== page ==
A four-year letterman guard for the University of Illinois from 1943 through 1947 who helped lead Illini to victory at the 1947 Rose Bowl over UCLA.
Ralph “Babe” Serpico was born on February 14, 1925 in a home located at 917 N. 23rd Ave. in Melrose Park, Illinois to Domenico and Rachel (Romano) Serpico who migrated to the United States from Scisciano, Italy (Region in Naples). He was the youngest of four boys and later a younger sister. His family provided the backbone for who Serpico would later become.
He attended Melrose Park Grammar School and later Proviso High School where he was named to the All Star Team. Ralph “Babe” Serpico was a solid defensive player. When Babe was in high school, he may never have gotten the chance to play football if not for his 3 older brothers; Sam, Mark and Andrew. Babe’s father wouldn’t sign his permission slip, so his brothers took the liberty of forging his father’s name allowing him to play. Imagine the surprise when his father saw his son as the star of the team! Babe was named by the Chicago Tribune to the All-Star 1940s Football team (for high school athletes) with players like George Connor, Ziggy Czarobski and Johnny Lattner.
He went on to University of Illinois on a football scholarship where he lettered all four years. He was offered 38 scholarships, everyone wanted him! Except Notre Dame- he was too small. Notre Dame’s loss was U of I’s gain as Babe was a lineman for the football team from 1943-1946. Babe was named First-Team All-Big Ten in 1944 with Honorable Mention All-Big Ten in 1945. He earned All-American honors in 1944 by Sporting News- 1st, Associated Press- 3rd, Football Writers- 2nd, Boston Record- 1st, Chicago Sun- 1st. Babe was the team captain of the 1945 Illinois football team and defensive captain of the 1946 Big Ten Championship Squad. He helped lead Illini to the 1946 Big Ten Championship.
Babe helped Illini to victory at the 1947 Rose Bowl over UCLA and a final ranking of 5th in the nation. The 1947 Rose Bowl was a top ten event of all sporting events in one hundred years in Big Ten history. Babe was offered a chance to play in the North-South All-Star game but had to turn it down because it conflicted with the Rose Bowl. Babe also played in the East-West All-Star game. He was even able to play a few games with the Chicago Rockets in the All-American Football Conference before injuries ended his career.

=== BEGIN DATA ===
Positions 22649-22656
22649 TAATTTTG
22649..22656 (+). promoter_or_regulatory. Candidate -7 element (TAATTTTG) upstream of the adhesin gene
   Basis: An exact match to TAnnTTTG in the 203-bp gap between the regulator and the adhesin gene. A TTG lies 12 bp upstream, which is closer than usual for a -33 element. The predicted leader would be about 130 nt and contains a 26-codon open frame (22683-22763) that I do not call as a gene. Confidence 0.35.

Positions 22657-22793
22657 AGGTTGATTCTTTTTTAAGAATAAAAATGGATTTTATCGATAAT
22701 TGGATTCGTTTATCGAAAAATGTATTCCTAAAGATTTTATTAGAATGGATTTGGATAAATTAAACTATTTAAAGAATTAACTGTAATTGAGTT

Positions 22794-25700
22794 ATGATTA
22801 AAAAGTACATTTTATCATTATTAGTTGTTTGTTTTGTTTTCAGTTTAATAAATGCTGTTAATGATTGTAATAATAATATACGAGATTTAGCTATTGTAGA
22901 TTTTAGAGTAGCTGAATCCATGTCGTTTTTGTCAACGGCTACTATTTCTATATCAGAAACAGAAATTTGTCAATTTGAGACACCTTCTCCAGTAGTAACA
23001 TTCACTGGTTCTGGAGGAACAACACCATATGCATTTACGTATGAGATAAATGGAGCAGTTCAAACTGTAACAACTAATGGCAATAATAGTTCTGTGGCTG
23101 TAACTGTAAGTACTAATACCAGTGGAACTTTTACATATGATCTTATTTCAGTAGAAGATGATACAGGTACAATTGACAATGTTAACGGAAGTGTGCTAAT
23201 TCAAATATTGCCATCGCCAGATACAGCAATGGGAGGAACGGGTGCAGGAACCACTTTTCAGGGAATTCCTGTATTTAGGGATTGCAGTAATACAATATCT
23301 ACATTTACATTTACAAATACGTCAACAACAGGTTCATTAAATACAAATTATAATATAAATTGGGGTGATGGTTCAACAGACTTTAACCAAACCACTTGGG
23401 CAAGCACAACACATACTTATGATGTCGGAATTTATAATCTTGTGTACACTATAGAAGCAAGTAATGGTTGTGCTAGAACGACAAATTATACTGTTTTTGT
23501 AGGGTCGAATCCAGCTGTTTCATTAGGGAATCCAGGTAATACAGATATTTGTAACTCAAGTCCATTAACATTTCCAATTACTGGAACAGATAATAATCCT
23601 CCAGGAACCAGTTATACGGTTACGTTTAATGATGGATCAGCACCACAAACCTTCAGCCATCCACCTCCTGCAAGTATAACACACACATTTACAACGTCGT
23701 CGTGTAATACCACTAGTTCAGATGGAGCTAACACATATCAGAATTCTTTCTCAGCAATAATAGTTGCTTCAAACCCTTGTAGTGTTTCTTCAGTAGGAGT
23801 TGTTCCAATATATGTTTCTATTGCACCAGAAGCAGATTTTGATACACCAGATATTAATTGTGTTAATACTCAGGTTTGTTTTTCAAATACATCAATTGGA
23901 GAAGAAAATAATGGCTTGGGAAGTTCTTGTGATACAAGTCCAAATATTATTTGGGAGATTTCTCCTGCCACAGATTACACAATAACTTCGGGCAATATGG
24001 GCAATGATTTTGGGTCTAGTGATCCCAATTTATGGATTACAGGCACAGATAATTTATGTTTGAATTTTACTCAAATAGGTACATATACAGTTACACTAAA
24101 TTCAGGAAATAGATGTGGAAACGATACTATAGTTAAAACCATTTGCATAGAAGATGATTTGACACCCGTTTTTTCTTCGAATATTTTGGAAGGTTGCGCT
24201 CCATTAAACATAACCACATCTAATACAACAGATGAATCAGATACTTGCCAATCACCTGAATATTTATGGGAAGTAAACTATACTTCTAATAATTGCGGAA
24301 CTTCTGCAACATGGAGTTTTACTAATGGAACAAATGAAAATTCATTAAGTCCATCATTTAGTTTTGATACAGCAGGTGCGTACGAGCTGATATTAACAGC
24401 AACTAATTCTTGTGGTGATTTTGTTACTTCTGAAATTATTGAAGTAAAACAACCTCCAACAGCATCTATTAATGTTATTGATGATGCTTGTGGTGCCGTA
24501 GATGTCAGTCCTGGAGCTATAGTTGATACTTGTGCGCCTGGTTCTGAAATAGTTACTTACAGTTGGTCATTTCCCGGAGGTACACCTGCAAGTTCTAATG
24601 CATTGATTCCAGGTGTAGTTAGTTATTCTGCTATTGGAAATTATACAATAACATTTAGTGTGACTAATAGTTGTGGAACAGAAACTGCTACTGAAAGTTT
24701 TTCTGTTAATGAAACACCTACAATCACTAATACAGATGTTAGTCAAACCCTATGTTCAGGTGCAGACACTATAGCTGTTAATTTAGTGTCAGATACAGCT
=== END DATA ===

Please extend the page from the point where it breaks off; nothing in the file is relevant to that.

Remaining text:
One of the biggest awards, especially for the Italians, is the Rizzuto Award. This is an award given to the most outstanding athlete in the Country of Italian descent. Ralph “Babe” was presented with this award for the 1944-1945 season in Kansas City, Missouri. As impressive as this award was for Babe, no achievement could compare with being a dedicated husband and father. He married Josephine (Luzzi) on April 17, 1946 and had four boys, Joe, Ron, Ralph Jr. and Terry. His sons were the true highlight of his life.
Once injuries took Babe away from his love of football, he focused his energy on a political career. He was a member of the Democratic Party and was quoted saying “Loyalty is the greatest thing that gives me pleasure.” As dedicated as Babe was to his football team, that is how devoted he became to the people of Melrose Park.
Ralph “Babe” Serpico was a prestigious football player, a dedicated family man and an all-around leader.
He was inducted posthumously into the National Italian American Sports Hall of Fame in 2019.